Two watershed planning tools (ACPF and PTMApp) were brought together as the ‘IAPA’ to improve targeting outreach and implementation based on the estimated cost and water quality improvement of practices.

Watershed planning is a key means of bringing local stakeholders together to identify resource concerns, set goals and establish a path forward to achieve those goals. Numerous watershed plans have been developed in Iowa, but the need for additional watershed planning vastly exceeds what has been accomplished to date. Moreover, previous watershed planning tools have not provided estimates of the relative cost and water quality performance for individual conservation practices which could be used to maximize the impact of limited resources. The IAPA (Integrated ACPF and PTMApp Application) was developed with funding support from NRCS to meet this need.

To increase the accessibility of IAPA, the following 4 webinars were developed and are provided in the links below. (Note that these webinars assume some familiarity with ARCGIS tools and databases.)

The approach was piloted in the Middle Cedar HUC-8 watershed, with development of additional detail for a smaller subwatershed in the same region, but could be readily adapted to other parts of Iowa. The tools allow establishing lists of priority practices based on specific goals for nitrogen, phosphorus, or sediment reduction, along with estimated cost effectiveness of these practices.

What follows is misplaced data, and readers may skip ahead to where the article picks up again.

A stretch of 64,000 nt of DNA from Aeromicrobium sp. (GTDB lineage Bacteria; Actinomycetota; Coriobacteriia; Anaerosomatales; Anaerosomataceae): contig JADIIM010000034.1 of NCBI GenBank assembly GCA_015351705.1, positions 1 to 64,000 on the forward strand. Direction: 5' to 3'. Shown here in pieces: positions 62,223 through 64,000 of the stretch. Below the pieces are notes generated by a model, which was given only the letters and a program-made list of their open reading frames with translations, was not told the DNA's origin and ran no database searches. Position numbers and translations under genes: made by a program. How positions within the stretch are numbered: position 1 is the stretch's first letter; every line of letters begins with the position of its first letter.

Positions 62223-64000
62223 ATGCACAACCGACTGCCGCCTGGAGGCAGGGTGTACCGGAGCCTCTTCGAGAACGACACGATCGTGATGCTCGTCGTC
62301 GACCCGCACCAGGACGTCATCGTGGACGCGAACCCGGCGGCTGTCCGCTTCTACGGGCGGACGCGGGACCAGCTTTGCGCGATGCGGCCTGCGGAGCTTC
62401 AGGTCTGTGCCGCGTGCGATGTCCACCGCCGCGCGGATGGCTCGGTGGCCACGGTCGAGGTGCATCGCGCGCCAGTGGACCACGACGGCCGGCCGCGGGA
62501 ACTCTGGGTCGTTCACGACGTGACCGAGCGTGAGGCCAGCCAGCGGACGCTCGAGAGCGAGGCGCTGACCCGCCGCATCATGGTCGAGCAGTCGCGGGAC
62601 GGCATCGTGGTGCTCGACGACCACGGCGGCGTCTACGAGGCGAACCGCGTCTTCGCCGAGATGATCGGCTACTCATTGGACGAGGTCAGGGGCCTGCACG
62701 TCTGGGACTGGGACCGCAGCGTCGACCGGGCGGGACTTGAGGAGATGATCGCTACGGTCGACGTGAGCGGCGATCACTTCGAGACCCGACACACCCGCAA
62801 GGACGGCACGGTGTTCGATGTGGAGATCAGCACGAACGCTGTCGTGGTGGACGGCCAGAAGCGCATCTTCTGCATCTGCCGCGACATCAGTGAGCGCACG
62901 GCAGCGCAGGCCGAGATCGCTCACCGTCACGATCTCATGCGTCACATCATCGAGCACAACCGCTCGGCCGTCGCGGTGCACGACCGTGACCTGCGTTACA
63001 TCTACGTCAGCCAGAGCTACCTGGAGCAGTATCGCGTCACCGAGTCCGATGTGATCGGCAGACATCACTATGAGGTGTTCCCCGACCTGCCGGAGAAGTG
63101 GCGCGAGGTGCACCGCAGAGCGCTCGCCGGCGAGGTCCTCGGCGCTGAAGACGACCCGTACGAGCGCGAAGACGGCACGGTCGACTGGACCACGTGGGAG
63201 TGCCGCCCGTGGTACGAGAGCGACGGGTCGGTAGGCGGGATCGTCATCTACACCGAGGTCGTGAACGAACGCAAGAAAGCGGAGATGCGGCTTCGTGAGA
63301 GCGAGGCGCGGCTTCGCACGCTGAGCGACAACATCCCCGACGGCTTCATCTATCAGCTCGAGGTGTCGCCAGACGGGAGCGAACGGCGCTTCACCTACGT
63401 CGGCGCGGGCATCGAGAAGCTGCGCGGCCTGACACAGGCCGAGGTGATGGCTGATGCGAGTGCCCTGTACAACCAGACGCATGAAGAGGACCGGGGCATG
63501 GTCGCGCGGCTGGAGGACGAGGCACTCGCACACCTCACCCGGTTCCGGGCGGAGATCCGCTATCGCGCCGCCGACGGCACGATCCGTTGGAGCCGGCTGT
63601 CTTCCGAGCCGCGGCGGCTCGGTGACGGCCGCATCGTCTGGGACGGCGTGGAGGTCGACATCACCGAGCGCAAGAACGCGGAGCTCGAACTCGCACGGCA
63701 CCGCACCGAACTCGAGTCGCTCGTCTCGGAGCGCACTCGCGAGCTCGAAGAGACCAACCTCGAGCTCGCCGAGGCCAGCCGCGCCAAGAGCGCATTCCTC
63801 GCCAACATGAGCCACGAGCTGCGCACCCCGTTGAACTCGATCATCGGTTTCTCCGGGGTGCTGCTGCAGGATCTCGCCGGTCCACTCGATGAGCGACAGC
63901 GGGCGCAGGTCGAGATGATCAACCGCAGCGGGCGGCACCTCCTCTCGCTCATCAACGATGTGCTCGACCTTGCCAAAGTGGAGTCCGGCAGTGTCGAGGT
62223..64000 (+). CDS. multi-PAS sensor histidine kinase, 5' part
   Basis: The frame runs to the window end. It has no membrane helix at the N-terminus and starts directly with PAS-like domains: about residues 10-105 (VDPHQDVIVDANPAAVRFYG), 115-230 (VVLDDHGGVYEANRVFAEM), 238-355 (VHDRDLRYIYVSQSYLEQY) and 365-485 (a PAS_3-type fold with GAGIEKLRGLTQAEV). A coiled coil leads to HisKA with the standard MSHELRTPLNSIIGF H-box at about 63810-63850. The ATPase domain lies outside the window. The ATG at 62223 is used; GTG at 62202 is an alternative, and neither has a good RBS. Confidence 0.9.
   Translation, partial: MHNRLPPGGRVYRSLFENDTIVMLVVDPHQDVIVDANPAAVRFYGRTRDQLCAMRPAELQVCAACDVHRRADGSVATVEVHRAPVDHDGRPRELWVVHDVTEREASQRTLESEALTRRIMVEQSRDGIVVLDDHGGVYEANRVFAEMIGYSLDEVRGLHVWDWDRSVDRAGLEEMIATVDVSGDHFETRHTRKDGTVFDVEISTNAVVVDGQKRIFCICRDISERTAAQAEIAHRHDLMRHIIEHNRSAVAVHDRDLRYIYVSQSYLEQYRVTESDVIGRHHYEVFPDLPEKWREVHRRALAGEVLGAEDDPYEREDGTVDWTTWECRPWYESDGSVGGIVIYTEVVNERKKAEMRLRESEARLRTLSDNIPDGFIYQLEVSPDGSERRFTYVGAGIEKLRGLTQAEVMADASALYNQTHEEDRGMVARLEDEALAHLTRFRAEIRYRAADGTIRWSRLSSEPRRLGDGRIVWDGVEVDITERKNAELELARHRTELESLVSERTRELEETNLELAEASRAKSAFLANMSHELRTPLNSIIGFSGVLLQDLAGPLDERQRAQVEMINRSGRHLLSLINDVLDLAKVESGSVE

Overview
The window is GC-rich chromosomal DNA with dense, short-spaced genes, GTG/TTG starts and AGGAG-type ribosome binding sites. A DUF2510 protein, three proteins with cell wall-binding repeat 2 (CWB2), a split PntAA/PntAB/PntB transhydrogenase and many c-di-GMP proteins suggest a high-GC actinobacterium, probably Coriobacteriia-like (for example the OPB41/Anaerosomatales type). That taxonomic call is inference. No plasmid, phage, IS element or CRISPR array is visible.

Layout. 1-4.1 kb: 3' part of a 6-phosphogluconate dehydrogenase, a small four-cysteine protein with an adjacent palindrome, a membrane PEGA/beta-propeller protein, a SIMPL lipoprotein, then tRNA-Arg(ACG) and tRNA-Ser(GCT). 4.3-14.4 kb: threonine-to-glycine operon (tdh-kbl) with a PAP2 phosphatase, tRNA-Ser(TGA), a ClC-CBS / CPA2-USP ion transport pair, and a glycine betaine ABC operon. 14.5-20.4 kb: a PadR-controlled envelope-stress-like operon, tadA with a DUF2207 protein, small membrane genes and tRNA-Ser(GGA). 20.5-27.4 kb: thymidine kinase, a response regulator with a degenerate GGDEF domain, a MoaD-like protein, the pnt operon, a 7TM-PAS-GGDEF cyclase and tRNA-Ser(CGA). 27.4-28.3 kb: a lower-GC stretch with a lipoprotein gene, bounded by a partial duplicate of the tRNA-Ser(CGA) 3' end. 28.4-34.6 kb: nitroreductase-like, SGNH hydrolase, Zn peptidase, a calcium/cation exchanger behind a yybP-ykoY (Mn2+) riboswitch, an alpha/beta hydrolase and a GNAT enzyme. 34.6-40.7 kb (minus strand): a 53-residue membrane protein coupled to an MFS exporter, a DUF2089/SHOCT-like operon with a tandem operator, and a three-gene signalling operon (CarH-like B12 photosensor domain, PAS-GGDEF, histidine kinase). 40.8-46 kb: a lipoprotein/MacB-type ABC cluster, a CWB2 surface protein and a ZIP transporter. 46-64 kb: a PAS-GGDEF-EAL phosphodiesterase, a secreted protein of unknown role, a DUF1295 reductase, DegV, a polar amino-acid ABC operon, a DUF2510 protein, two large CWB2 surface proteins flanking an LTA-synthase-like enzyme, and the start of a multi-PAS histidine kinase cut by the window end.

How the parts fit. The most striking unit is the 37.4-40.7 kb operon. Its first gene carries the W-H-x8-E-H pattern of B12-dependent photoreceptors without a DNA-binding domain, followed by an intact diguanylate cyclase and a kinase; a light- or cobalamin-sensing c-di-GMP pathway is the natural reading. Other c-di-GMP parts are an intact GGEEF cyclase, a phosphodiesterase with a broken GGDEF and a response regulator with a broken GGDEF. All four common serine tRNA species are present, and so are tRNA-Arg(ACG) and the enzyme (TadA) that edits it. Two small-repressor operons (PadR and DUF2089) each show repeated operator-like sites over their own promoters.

IAWA partnered with Houston Engineering, Inc. to develop the approach, with additional support from the Iowa Soybean Association, Iowa Corn, the Chesapeake Conservancy’s Conservation Innovation Center, Agren, and NRCS. As a result of this effort, IAPA is now a publicly available and supported component of PTMApp.

More information about IAPA can be found on the Prioritize, Target, Measure Application documentation page at This includes the technical memorandum about the IAPA methodology as well as the attribute catalog that describes the information with the databases.  Information about the ACPF can be found at

NRCS/SWCS photo by Lynn Betts